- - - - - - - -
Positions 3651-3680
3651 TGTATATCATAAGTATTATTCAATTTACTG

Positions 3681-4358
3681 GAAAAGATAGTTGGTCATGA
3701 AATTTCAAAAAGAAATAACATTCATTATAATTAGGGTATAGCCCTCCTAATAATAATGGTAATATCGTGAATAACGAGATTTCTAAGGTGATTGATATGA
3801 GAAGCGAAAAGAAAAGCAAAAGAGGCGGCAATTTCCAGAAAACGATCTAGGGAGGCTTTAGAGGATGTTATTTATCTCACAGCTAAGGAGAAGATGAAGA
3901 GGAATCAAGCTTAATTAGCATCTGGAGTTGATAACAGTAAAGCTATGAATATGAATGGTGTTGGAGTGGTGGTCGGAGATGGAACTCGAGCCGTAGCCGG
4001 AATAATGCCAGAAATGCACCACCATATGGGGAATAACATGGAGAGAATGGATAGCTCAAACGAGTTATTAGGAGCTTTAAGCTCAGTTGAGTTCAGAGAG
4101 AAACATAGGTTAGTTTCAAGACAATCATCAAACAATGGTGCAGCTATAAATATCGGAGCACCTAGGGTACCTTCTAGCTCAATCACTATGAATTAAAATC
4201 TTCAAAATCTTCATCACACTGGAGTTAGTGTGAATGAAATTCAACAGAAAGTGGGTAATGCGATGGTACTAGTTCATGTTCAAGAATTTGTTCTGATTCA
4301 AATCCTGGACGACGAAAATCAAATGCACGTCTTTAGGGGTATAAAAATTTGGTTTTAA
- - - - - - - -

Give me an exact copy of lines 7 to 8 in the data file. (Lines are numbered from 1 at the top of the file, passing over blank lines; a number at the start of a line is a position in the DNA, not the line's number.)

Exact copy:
3901 GGAATCAAGCTTAATTAGCATCTGGAGTTGATAACAGTAAAGCTATGAATATGAATGGTGTTGGAGTGGTGGTCGGAGATGGAACTCGAGCCGTAGCCGG
4001 AATAATGCCAGAAATGCACCACCATATGGGGAATAACATGGAGAGAATGGATAGCTCAAACGAGTTATTAGGAGCTTTAAGCTCAGTTGAGTTCAGAGAG